It only took me about four years, but I finally visited the Rockingham Meeting House – a National Historic Landmark. Construction began in 1787, completed by 1801. It is the oldest public meeting house in Vermont with such a high level of historic integrity. Meetings were held in this building until 1869, after which the building was neglected and vandalized until 1906, when local residents were concerned with its fate and took up its restoration. Today the building hosts weddings and special events, but remains unheated and un-electrified. You can visit in the summer months, from 10am-4pm. It’s quite the impressive building.
Next visit, I’ll get there in time to go inside! And, when the federal government gets beyond this shutdown, you can the read the National Historic Landmark nomination and see photographs here.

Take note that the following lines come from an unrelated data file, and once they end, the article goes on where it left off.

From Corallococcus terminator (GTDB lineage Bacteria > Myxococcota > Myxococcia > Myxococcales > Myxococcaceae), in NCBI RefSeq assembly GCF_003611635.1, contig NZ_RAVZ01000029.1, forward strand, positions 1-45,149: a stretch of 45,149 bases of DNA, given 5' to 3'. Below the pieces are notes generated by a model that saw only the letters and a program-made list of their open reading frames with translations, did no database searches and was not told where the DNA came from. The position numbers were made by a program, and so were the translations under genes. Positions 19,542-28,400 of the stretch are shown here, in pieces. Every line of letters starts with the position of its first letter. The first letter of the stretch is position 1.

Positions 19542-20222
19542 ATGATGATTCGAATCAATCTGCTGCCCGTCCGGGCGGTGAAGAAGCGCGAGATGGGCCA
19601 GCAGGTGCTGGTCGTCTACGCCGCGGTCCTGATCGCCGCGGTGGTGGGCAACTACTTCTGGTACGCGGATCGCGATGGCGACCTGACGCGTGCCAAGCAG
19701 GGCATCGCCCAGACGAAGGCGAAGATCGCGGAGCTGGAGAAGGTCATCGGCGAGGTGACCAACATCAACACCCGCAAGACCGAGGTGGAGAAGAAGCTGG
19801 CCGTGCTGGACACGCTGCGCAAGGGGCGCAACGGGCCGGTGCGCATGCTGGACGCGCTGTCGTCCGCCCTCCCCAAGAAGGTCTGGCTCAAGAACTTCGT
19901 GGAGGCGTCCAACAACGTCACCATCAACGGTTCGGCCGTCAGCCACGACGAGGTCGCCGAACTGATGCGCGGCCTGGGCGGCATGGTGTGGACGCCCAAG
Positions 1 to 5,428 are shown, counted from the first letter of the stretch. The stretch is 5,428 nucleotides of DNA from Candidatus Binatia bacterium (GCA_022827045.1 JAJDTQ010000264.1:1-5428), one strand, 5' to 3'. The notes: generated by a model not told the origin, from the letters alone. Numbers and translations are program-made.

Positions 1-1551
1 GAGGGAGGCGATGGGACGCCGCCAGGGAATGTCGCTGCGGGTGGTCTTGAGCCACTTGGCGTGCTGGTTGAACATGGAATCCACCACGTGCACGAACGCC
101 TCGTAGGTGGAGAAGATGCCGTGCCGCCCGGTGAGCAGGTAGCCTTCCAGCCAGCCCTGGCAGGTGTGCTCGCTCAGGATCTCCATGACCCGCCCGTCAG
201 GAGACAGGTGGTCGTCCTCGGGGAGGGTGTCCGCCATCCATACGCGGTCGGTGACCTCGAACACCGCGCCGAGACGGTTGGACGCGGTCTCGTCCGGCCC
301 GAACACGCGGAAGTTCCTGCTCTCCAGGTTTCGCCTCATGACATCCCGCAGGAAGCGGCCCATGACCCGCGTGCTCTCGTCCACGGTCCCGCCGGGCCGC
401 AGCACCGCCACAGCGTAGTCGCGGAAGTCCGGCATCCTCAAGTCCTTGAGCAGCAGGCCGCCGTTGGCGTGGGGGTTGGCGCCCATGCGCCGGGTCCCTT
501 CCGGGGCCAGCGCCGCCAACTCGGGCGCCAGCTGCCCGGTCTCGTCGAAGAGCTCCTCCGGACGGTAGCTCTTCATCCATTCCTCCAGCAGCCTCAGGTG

10 thoughts on “Rockingham Meeting House”
I love historic places, especially the buildings/homes. I enjoy the architectural restorations… I like to imagine what life was like during those times; observing all the inanimate objects along the way. Nice pictures!
Thank you, Bobbi. I imagine in those buildings it was often cold. But beautiful!
thanks especially for the pictures. I’d read about it, but not seen really what it looks like.
Glad to share. 🙂
In the cemetery behind the meetinghouse is a headstone with the epitaph: “I told you I was sick.”
Oh that’s funny. And it would be a good photograph! I’ll look for it next time.
This is a beautiful post. May I ask what denomination, if any, the Meeting House is associated with? Here in Ireland, the term ‘Meeting House’ is very much aligned with the Quaker tradition.
Like most (or all?) of Vermont’s early meeting houses, it was Congregational. It only served as a church until 1839.